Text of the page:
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Thinking outside the cube
Philippe Kahn programmed one of the first personal computers, now he's developing wireless Net technology that could unchain people from their PCs.

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By Sean Donahue

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Sept. 27, 1999 | The words "Internet entrepreneur" make most people think of whiz-kids barely out of college. But Philippe Kahn, CEO of Starfish Software, is an Internet entrepreneur with a track record as old as the PC itself. The French-born mathematician began his career in Zurich, Switzerland, working on the Pascal computer language, and then became one of the first programmers on the Micral prototype computer in 1973. Although the project never made it into the U.S. market, it's considered the first true PC, predating even the Altair.

By 1982, Kahn had emigrated to the United States and used his programming experience to create Borland International (now Inprise), a pioneering software development tools company that was for a time one of the world's largest software companies. At Borland, Kahn waged a tough head-to-head battle with Microsoft that eventually led to Borland's near financial collapse and Kahn's resignation in 1994. But Kahn, 47, isn't bitter about the experience. Instead, he credits his Microsoft-dealt defeat with helping spur his move to the Internet.

Starfish Software, which Kahn founded with Sonia Lee in 1994, focuses exclusively on technology that links Web applications to wireless devices such as cell phones, hand-held organizers and pagers, as well as desktop PCs. His vision is of a future that is not PC-dependent, but one in which computer appliances like cell phones and organizers connect to the Net or with each other to provide us with all the information we need.

Wireless giant Motorola, impressed with the company's wireless Internet technology, snapped up Starfish in 1998. Kahn has retained the CEO slot in Starfish's Santa Cruz, Calif., offices, and this year launched a start-up called LightSurf, which he says is a top-secret venture that will expand wireless Net capabilities to include imaging and photographic applications. (Despite my asking many questions, he would say no more about LightSurf.)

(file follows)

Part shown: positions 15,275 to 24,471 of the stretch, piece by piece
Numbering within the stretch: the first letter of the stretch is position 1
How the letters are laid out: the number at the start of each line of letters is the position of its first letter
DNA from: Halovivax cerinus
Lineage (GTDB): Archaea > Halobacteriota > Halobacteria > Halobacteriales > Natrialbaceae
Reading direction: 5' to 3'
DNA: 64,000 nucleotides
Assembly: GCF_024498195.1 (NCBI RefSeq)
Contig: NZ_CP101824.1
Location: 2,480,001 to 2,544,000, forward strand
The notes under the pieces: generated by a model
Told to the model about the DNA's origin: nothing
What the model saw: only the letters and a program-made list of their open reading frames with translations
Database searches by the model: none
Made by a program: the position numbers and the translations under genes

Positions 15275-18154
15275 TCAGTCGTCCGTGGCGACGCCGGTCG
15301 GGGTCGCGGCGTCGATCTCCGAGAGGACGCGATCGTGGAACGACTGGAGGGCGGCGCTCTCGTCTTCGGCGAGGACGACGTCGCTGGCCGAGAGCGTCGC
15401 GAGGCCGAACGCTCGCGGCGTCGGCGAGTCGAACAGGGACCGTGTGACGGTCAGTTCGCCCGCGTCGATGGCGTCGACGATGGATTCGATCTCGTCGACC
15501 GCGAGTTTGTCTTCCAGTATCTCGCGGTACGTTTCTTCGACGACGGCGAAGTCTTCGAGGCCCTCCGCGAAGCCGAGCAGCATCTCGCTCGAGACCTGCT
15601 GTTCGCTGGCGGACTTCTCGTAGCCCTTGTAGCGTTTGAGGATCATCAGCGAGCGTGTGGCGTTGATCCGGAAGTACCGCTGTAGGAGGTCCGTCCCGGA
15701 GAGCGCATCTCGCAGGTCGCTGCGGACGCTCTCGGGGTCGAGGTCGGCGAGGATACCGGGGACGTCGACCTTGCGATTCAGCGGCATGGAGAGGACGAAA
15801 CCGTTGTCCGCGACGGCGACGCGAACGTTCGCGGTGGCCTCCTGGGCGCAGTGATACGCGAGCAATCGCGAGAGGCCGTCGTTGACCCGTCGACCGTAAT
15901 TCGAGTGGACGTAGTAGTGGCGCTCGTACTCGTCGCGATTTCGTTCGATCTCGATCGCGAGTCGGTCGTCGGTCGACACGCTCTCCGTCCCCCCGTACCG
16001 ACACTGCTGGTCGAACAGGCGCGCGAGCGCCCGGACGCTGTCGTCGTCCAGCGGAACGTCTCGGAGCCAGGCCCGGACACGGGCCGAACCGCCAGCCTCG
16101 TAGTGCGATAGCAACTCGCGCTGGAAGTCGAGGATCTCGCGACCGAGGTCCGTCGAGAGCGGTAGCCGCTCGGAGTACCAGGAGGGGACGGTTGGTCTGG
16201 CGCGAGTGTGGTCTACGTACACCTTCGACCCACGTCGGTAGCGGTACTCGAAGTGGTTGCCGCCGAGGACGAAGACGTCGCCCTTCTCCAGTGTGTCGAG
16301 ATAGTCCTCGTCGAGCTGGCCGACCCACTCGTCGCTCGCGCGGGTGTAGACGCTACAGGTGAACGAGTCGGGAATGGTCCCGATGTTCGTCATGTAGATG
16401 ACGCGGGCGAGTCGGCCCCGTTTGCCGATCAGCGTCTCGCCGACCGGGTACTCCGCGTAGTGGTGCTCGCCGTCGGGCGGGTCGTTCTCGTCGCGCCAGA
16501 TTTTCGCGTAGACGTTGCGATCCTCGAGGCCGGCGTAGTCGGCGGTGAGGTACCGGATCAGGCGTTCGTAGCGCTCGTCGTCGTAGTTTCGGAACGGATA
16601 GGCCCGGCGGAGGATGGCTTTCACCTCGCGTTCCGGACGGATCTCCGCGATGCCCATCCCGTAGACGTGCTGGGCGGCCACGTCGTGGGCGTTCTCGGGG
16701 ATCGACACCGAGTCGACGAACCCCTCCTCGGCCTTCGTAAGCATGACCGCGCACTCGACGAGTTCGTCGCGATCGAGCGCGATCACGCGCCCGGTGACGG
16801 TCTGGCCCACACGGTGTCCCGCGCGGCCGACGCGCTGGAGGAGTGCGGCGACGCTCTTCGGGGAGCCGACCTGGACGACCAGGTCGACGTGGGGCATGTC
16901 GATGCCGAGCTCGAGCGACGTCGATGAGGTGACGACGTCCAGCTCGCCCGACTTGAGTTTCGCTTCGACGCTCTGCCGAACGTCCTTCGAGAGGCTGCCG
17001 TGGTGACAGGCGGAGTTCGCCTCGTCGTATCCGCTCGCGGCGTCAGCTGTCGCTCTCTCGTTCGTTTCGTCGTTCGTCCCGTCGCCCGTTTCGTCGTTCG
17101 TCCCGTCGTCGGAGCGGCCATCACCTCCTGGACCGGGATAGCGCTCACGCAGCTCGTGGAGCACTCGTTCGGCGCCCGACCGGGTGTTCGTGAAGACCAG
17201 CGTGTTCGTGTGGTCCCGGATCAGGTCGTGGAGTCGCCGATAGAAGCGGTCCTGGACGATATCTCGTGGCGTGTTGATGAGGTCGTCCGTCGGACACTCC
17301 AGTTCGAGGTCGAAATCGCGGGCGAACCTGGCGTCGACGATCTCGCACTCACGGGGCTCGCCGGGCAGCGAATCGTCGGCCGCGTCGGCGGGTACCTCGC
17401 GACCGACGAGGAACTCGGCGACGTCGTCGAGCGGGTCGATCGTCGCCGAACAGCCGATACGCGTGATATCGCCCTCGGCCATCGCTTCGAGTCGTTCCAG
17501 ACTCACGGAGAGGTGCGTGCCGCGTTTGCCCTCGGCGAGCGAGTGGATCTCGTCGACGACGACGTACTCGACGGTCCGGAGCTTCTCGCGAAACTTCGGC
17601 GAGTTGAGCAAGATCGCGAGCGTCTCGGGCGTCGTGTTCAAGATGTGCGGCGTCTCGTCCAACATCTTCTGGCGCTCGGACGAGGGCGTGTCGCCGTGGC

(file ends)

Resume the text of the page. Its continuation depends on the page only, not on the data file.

Though his passion for technology remains keen, Philippe Kahn's priorities have changed a fair bit from his warring-with-Microsoft era. These days, whether he's playing jazz, snowboarding, sailing competitively or building new technology, having fun is what inspires him the most. Salon spoke with Kahn while he was in San Francisco preparing for a sailing race.

As a former Microsoft competitor, do you have any advice for Judge Jackson as he prepares a decision on the antitrust suit?

Although I have competed with Microsoft, I have always preferred to pursue innovation rather than litigation. I don't want to get into whether Microsoft is a monopoly and what's legal or not, because I'm a technologist and I'm personally not interested in that discussion.

It's no secret that Microsoft doesn't succeed through innovation. They succeed through leveraging their incredible position in operating systems and their financial power to move into new markets. Whether that's illegal or not, I don't know. Actually, to date the courts have said it's perfectly legal. Take the complaint that Microsoft gave away its browser for free just to try and put Netscape out of business. Isn't that exactly the same thing Sun Microsystems plans to do with Star Office? They're going to give away Star Office to compete against Microsoft Office, and that has nothing to do with thin-clients or innovation. It's simply Sun doing to Microsoft what Microsoft did to Netscape and Borland. Is that illegal? I'm not sure, but so far no court has said it's illegal.

As far as a broken-up Microsoft, people should be concerned that they may get what they ask for, and that two Microsofts may in fact increase Microsoft's total market dominance. Look at AT&T;, Lucent and the Baby Bells: They're are all doing very well right now.

. Next page | Forget cell phones, what we need is global wireless messaging

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